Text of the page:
My “Dork” Deer

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1909
When an animal I harvest has a special feature it makes sense to illustrate it. The photo shows a textbook example of a lower jaw deformity. The inset shows how radically short the lower jaw is, yet the deer is seemed healthy. Photo by Steve Sorensen
When an animal I harvest has a special feature it makes sense to illustrate it. The photo shows a textbook example of a lower jaw deformity. The inset shows how radically short the lower jaw is, yet the deer is seemed healthy. Photo by Steve Sorensen

Contributing Writer
Steve Sorensen

I shot a “dork” deer. No, I’m not engaging in junior high name calling. I’m not trying to be funny, or saying the deer was stupid, or ugly, or anything of the sort. I shot a deer with a birth defect – an abnormally short lower jaw. The technical term is brachygnathy inferior, and it’s a deer with a major overbite.

I don’t know who first called a deer like this a “dork” deer. Other names for this deformity are “parrot jaw” and “bird face.”

Deer that have this defect often have other defects, especially piebaldism and shorter legs, detrimental genetic traits which make the deer less effective at avoiding predators. However, I observed no other abnormality in this deer. (And he certainly tasted normal.)

This congenital deformity also occurs in other species including sheep, cattle, dogs and even the rhinoceros. Often, a veterinarian will recommend putting a farm animal down if it has this condition, but many people take sympathy for pets and keep them.

The deer was probably 3½ years old with normal antlers – a typical 8-point rack, 17 inches wide. His body was healthy, but relatively small at under 120 pounds field-dressed. His stomach was full of acorns. Though he had no fat on him, that’s to be expected because the harvest was made after the rut when bucks typically deplete their fat stores.

I noticed the deformity when I was preparing to take photos, and first thought the deer had an injury. I examined it closely but I could neither see nor feel anything such as a broken jaw, tumors, a wound or other damage. The teeth are likely small and probably will not show normal wear, but clearly the deer was able to eat well enough not only to survive the condition, but to be a healthy, active adult buck. The deer also had a swollen, infected nose, probably unrelated to the jaw deformity.

While not much can be known about this deer’s individual habits, his abnormality had to give him some unique challenges. As a fawn, was his lower jaw closer in size to his upper jaw? Would he have nursed from the side of his mouth? Could he nurse adequately? If not, and if he was a twin, he may have fed less than his sibling (assuming his sibling had normal jaw development).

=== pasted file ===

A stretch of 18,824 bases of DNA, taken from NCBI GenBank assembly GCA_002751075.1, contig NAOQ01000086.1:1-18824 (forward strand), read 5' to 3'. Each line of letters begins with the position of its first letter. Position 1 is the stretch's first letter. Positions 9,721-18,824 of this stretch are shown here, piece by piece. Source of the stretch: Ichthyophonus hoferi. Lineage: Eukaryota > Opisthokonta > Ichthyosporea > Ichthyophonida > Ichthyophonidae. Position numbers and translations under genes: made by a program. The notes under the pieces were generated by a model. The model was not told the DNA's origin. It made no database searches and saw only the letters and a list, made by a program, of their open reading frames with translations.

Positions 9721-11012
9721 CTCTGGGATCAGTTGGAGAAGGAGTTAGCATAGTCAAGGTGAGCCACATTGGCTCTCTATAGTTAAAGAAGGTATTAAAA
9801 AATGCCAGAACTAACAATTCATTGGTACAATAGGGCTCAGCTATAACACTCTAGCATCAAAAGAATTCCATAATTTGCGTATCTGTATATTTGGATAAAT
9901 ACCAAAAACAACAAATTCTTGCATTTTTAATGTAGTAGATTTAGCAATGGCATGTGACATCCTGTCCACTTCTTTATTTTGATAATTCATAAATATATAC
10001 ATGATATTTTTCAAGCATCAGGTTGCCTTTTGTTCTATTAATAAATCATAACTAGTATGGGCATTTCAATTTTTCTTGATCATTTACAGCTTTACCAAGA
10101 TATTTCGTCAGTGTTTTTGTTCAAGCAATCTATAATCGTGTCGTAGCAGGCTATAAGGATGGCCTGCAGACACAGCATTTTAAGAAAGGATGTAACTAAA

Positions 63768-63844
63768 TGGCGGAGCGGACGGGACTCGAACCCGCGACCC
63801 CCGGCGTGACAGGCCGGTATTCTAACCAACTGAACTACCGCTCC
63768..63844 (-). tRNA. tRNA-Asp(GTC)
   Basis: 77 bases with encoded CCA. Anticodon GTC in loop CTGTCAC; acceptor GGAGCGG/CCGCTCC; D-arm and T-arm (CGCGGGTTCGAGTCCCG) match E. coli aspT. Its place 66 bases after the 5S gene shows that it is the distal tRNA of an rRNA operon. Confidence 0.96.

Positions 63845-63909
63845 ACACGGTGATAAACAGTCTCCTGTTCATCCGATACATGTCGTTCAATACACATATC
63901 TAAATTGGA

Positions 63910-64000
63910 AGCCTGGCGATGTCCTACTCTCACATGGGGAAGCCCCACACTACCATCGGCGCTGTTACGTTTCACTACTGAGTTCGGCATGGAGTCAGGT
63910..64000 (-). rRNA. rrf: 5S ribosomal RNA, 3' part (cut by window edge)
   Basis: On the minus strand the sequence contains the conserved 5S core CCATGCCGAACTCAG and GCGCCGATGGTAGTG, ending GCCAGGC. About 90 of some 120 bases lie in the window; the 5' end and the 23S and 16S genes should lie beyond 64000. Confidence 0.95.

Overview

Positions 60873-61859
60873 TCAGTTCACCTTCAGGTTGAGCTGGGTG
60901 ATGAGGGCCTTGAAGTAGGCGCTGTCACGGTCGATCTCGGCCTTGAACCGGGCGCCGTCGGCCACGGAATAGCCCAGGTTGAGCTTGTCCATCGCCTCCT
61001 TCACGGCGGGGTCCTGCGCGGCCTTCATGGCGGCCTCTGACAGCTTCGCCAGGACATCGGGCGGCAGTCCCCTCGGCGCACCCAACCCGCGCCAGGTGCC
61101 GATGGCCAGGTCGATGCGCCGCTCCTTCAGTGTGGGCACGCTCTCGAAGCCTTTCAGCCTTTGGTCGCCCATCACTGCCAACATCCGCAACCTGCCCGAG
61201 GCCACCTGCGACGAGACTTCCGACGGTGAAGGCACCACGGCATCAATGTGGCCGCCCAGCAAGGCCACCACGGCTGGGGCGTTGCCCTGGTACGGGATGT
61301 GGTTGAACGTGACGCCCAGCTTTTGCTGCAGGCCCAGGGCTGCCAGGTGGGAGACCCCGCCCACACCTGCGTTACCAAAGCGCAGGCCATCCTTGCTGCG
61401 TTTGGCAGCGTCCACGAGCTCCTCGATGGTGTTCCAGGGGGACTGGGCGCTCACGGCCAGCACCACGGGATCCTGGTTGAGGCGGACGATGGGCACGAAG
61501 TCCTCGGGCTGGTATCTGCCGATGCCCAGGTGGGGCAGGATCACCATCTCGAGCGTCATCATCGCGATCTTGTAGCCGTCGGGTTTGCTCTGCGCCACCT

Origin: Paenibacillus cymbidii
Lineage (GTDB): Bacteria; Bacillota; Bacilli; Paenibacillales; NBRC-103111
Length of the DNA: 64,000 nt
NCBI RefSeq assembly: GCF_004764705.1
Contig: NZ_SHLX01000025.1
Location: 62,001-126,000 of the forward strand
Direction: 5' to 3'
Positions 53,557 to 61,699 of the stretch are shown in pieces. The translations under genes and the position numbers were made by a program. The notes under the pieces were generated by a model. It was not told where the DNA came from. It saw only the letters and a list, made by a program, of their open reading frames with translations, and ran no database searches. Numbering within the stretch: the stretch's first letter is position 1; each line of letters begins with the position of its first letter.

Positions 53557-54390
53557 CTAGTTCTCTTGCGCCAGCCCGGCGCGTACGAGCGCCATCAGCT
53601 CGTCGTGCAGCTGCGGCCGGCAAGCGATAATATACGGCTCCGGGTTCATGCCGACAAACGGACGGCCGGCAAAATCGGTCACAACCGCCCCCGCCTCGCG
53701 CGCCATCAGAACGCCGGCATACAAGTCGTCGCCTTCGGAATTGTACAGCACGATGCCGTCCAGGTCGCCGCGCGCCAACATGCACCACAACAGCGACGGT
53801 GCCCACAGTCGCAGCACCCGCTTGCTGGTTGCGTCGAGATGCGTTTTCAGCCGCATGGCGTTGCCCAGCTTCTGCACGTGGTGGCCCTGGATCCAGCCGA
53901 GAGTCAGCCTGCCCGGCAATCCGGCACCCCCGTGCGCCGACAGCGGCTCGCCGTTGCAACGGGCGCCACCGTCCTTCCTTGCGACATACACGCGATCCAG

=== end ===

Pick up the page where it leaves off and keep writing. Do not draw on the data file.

When he transitioned to an adult diet, was he able to eat as quickly as his companions and then seek cover with them in order to ruminate in a safe setting? If not, he would likely have been more vulnerable whether he remained alone in the feeding area, or he left with them but before getting an adequate food intake. It seems reasonable to conclude that his small body size was due to inefficient feeding from an early age, but that doesn’t explain the normal antler size.

As an adult, was this deer able to feed naturally on grasses and clover? Was he able to bite off tender browse with his lower incisors? Was his molar configuration typical? Did his teeth wear normally? And was larger, woodier browse a challenge for his molars?

I’m having his skull and his diminutive jawbones cleaned by dermastid beetles, and I’m contacting a couple of deer biologists and a veterinarian in hopes of being able to learn more about this apparently healthy but abnormal buck.

Even if all my questions don’t have answers, one thing is certain. A birth defect which would be a significant handicap to a human was apparently little more than a minor inconvenience to him. Mother Nature can be crueler than a pack of name-calling junior high kids, but this deer apparently got along very well, and shows how tough a whitetail deer can be.

When “The Everyday Hunter” isn’t hunting, he’s thinking about hunting, writing about hunting, talking about hunting, dreaming about hunting, or wishing he were hunting. Contact him at EverydayHunter@gmail.com, and read more of his thoughts about hunting at www.jamestowngazette.com.

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Steve Sorensen of Russell, PA is an award-winning writer whose column, The Everyday Hunter®, offers hunting tips, strategies, insights and occasional humor. His byline has appeared in the nation's top hunting magazines and he is a field contributor to "Deer and Deer Hunting" magazine. Steve is also in demand as an event speaker, presenting programs on do-it-yourself Alaska moose hunting, whitetail deer, wild turkeys, and eastern coyotes, with new programs coming. E-mail him at EverydayHunter@gmail.com to invite him to speak at your next sportsman's dinner (or to tell him where your best hunting spot is).